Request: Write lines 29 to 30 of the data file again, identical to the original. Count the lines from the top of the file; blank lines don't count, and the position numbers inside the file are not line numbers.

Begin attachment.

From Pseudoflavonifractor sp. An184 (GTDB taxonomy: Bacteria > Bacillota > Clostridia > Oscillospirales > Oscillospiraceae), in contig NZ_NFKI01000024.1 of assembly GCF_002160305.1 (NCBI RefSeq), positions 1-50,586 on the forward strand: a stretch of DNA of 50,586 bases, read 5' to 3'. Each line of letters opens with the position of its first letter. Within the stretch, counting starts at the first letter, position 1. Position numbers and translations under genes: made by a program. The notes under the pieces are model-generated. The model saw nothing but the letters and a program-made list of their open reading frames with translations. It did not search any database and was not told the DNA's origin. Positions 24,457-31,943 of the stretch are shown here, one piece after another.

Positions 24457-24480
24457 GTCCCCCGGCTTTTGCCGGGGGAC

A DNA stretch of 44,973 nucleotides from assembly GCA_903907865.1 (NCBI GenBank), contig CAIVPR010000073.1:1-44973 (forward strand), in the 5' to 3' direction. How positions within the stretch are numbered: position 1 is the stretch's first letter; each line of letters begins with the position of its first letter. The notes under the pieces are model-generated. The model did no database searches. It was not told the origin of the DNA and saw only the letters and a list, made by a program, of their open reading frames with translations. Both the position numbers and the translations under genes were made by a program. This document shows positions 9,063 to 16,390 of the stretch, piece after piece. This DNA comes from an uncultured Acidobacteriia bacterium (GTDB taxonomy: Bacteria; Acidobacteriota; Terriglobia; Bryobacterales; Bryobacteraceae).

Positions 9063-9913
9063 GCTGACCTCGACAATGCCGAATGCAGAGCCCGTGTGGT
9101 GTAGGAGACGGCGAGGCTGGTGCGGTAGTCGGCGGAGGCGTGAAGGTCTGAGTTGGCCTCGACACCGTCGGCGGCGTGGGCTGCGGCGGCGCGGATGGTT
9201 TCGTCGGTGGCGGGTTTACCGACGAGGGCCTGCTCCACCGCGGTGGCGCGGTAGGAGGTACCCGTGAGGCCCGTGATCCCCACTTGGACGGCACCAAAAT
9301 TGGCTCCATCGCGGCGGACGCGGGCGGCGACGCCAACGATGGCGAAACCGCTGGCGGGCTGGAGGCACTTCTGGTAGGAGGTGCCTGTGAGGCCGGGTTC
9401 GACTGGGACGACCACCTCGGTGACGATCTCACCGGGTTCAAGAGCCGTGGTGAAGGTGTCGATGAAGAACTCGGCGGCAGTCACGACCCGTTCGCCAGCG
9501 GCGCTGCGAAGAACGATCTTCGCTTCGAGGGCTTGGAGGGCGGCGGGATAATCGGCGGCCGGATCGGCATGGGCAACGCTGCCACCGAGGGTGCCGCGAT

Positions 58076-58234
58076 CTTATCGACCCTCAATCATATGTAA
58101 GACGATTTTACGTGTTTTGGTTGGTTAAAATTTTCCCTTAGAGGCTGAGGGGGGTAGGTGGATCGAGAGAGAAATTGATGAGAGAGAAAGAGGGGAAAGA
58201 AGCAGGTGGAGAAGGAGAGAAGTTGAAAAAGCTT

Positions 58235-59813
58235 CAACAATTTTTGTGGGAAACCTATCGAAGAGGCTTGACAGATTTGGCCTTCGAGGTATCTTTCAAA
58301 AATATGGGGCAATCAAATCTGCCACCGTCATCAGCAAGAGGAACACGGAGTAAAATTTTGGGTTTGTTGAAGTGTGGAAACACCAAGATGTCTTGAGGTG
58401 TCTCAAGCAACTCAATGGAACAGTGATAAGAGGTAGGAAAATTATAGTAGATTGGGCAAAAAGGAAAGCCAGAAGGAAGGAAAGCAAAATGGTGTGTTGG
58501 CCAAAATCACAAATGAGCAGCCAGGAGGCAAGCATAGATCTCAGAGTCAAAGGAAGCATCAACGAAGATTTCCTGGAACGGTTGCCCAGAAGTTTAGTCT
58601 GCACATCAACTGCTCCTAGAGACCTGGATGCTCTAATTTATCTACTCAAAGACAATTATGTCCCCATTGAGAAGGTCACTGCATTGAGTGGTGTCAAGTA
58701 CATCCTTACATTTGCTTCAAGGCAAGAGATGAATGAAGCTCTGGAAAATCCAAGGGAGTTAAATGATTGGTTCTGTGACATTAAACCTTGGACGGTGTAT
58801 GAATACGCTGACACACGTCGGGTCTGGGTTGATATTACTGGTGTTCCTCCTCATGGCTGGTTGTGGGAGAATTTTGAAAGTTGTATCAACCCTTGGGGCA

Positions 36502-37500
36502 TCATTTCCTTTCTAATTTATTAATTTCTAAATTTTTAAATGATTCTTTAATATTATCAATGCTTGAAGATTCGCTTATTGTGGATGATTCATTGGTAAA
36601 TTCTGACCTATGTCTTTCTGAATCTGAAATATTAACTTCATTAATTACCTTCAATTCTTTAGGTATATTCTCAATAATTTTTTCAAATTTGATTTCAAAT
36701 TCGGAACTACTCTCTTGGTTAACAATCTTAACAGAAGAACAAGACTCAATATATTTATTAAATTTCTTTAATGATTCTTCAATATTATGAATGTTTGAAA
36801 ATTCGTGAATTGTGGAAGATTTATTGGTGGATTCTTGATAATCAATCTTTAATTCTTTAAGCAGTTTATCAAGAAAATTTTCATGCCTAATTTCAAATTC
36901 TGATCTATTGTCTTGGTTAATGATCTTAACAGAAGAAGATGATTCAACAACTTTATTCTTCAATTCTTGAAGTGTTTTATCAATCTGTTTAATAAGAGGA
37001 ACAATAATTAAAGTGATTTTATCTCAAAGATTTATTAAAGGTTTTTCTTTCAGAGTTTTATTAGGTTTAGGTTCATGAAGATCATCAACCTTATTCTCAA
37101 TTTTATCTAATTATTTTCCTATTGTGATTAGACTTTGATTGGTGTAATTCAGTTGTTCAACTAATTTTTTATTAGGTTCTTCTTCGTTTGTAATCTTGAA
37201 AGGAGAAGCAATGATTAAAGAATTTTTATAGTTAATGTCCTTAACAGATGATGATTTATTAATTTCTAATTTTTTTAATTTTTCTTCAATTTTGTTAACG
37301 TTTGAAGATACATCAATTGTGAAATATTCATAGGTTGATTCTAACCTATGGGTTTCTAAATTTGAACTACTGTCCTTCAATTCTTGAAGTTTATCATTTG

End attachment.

36901 TGATCTATTGTCTTGGTTAATGATCTTAACAGAAGAAGATGATTCAACAACTTTATTCTTCAATTCTTGAAGTGTTTTATCAATCTGTTTAATAAGAGGA
37001 ACAATAATTAAAGTGATTTTATCTCAAAGATTTATTAAAGGTTTTTCTTTCAGAGTTTTATTAGGTTTAGGTTCATGAAGATCATCAACCTTATTCTCAA